It’s a classic tale of boy meets bot: boy gets divorced and signs up for match.com; boy sends a message to a pretty, svelte brunette living in his area; boy presses girl about her bad English until she reveals that her name is Ivana and she actually lives in Moscow; boy and girl correspond for months before boy gets a little, say, she never actually responds to any of his questions; boy sends girl an email that says “asdf;kj as;kj I;jkj;j ;kasdkljk ;klkj ‘klasdfk; asjdfkj. What’s missing from Epstein’s love story is the love.With love, Robert” to test his theory and when she responds with the same vague, flowery pronouncements of love as always, boy realizes he was smitten with a robot this whole time. But Epstein never really answers this question, instead answering: “Why not? We have to look for clues in Ivana’s writing to find what exactly Epstein fell in love with.Even the name “Sensation Bot,” while perhaps softening “sexual” to “sensual,” evokes a certain amount of eroticism.Whether or not Sensation Bot is actually sexy depends on how much you like stock phrases and porn cliches.But the sex chatbot industry is not exactly a lucrative one, as choosing to So most of the time you get what you pay for.If you’re not turned on by a Smarterchild-with-a-rape-fetish type like Sensation Bot, there’s not a lot to choose from.They’re essentially novelty acts; in talking to them you test how well a robot can approximate a real, human conversation. Its slogan, “a strange little chat with a strange little guy…” makes it seem like an exhibit in an internet freak show aimed at the portion of the population who wonders what a horny robot would say to the object of its affections.It looks to satisfy people’s curiosity if not their libidos; it’s good for a laugh rather than a fuck.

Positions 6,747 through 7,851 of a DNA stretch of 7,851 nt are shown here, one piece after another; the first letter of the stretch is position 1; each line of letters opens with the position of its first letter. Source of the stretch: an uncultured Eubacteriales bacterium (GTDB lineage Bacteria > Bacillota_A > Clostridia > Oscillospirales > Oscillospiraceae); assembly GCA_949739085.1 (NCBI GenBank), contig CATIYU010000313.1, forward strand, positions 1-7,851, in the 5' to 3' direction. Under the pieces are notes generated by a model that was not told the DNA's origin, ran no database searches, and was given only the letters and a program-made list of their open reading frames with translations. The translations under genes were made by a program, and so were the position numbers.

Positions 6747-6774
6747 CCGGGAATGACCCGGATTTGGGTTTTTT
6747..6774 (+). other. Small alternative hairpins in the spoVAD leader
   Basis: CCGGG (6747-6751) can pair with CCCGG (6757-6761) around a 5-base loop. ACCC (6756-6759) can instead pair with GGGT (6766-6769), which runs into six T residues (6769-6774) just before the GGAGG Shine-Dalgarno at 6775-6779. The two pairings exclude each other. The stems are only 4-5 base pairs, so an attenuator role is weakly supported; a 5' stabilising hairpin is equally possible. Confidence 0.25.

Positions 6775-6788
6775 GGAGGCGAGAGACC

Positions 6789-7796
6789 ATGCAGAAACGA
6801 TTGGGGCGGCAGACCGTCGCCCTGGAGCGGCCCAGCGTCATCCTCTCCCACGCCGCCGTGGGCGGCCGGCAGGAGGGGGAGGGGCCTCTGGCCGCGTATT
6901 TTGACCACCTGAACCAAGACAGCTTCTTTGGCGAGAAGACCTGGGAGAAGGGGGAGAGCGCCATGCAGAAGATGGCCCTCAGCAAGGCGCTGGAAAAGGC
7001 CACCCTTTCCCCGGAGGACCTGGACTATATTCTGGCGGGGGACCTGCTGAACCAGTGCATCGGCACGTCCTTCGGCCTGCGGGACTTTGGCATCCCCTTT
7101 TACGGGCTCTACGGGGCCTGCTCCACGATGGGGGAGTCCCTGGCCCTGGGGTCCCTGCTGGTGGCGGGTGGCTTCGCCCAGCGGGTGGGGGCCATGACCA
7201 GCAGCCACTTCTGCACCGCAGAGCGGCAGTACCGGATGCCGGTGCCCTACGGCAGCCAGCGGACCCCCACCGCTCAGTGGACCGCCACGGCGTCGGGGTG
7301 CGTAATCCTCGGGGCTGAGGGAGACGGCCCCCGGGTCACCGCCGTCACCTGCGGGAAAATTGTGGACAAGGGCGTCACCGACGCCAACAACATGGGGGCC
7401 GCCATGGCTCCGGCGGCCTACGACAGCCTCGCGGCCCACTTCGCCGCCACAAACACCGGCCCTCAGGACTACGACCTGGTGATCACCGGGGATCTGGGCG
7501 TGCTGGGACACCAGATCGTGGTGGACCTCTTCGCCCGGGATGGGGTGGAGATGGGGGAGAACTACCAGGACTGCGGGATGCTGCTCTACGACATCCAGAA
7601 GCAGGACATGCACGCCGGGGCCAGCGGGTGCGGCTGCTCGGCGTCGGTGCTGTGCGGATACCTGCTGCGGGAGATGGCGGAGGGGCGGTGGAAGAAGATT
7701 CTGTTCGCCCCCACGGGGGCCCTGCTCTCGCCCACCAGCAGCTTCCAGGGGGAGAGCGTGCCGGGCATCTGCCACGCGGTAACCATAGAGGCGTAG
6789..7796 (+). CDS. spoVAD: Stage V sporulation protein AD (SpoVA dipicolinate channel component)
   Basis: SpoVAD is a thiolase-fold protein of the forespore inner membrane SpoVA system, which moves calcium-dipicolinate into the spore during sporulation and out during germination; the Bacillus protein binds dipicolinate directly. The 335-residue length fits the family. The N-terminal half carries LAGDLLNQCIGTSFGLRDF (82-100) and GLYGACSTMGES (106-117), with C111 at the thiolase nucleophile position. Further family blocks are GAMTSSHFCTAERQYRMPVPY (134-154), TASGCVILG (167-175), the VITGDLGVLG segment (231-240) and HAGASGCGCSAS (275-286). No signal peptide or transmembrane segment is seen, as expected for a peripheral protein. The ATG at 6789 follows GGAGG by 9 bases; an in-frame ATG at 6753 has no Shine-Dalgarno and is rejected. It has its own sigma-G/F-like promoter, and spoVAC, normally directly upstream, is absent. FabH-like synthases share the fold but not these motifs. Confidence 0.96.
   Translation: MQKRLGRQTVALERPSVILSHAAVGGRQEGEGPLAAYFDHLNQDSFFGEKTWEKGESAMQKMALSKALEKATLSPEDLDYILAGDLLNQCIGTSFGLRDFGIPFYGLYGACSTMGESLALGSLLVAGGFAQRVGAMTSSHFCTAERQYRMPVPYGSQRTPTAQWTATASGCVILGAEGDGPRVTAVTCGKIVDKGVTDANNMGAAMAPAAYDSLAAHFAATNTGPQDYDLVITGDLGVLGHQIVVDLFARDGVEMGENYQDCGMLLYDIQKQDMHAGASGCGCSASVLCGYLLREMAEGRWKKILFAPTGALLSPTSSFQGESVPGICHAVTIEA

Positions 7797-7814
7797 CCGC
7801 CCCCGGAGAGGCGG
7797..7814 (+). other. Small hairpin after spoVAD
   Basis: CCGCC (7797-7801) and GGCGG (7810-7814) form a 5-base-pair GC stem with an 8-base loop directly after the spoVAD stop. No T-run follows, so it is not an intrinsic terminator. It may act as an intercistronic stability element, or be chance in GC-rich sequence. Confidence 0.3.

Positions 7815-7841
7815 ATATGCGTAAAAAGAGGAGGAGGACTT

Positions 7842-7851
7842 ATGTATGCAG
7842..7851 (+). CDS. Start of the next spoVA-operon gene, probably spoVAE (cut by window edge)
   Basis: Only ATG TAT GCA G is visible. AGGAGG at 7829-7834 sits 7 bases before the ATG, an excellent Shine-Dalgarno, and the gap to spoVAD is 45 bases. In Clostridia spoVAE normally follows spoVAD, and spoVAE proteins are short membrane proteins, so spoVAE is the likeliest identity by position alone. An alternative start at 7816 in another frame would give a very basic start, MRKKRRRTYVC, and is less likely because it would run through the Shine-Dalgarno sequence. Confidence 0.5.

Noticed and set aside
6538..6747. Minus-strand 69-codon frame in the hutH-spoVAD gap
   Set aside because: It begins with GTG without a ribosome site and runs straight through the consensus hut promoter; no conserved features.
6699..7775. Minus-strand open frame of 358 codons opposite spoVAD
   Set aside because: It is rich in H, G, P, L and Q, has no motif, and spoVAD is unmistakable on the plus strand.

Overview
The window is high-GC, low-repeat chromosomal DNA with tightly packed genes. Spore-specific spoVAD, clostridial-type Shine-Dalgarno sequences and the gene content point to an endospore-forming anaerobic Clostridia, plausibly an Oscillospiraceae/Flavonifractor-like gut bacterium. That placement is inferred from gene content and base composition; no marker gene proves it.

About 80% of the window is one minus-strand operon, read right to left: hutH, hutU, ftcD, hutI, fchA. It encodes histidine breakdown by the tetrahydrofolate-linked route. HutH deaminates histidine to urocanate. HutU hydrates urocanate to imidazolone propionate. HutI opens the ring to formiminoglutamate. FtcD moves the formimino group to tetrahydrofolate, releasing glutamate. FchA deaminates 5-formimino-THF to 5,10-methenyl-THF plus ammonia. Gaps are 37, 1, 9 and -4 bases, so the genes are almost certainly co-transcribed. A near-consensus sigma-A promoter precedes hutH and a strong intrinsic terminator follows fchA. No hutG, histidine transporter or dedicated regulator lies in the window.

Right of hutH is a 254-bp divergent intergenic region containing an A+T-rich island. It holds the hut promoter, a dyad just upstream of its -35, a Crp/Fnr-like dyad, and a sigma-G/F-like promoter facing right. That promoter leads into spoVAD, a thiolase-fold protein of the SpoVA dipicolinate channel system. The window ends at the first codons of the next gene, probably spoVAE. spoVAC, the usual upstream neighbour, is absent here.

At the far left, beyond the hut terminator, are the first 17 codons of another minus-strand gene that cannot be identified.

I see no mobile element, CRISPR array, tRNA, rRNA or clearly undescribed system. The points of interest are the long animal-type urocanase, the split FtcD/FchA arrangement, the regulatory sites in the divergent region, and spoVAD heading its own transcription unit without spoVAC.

Ultimately, love is just a dopamine rush, and if all you need to get your fix is a notification that says “someone likes you,” it could come from anyone. In 2007, Robert Epstein fell in love with a Russian chat bot.
Little do these men know that most of their matches are company-created bots.
There are two parts to the Ashley Madison chatbot strategy: “angels” and “engagers.” “Angels,” echoing their Victoria’s-Secret-model namesakes, are fake profiles created by Ashley Madison employees that exist on the site lifeless and inert like Barbie dolls in a toy chest. The “engager” is a piece of AI software that generates thousands of conversations, using the “angel” as a puppet through which it can chat with its prey.
You’ll likely end up at some low-rent website, selecting from a fine smorgasbord of options like , who at least has a name.
These bots don’t talk to you but instead talk at you; regardless of what you say they endlessly cycle through a script of shoddily reproduced porn dialogue peppered with glitches and misspellings.
In providing men with endless, indiscriminate validation, the engagers create a certain type of fantasy of the internet as a laissez-faire sexual playground full of women throbbing with untapped desire, ready to spread their legs for any man who’ll give them the time of day.